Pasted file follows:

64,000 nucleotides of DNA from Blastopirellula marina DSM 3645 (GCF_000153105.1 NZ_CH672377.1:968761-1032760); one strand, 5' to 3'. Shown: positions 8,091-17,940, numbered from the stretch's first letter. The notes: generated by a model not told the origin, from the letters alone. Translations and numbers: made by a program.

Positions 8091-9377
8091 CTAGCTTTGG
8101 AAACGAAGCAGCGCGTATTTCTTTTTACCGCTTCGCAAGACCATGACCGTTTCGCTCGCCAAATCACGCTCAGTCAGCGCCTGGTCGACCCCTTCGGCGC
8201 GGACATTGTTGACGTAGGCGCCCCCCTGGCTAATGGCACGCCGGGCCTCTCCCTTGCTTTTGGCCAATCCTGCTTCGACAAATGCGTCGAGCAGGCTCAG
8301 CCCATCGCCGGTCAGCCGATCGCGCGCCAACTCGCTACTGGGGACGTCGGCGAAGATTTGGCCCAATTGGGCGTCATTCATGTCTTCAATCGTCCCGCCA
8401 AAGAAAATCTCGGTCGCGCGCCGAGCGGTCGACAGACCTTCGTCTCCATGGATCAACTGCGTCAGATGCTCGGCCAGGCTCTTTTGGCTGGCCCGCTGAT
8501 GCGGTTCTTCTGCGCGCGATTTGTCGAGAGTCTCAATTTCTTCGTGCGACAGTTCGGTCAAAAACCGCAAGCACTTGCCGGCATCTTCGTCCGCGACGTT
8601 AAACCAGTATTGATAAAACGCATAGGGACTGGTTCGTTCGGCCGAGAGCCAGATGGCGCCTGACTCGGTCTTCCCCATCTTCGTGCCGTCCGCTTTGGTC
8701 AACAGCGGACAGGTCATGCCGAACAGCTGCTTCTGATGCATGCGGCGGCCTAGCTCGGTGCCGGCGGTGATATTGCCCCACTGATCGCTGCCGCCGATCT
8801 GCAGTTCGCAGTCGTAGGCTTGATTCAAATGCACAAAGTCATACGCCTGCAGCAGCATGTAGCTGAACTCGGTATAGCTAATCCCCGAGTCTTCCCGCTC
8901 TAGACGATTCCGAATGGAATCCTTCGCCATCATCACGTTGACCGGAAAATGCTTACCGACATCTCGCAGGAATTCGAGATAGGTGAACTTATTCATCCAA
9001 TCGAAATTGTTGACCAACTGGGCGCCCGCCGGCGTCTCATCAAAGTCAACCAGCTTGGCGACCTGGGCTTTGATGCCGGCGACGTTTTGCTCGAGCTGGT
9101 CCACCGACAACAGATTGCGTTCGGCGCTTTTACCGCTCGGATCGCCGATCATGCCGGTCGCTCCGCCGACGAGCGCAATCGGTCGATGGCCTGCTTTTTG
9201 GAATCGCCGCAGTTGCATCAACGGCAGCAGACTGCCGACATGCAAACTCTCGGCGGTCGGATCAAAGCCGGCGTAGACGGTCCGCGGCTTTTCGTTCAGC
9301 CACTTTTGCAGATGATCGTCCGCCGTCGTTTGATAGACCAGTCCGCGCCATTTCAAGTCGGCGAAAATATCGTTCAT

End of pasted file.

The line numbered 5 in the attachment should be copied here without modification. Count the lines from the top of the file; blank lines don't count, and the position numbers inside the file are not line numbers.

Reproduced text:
8201 GGACATTGTTGACGTAGGCGCCCCCCTGGCTAATGGCACGCCGGGCCTCTCCCTTGCTTTTGGCCAATCCTGCTTCGACAAATGCGTCGAGCAGGCTCAG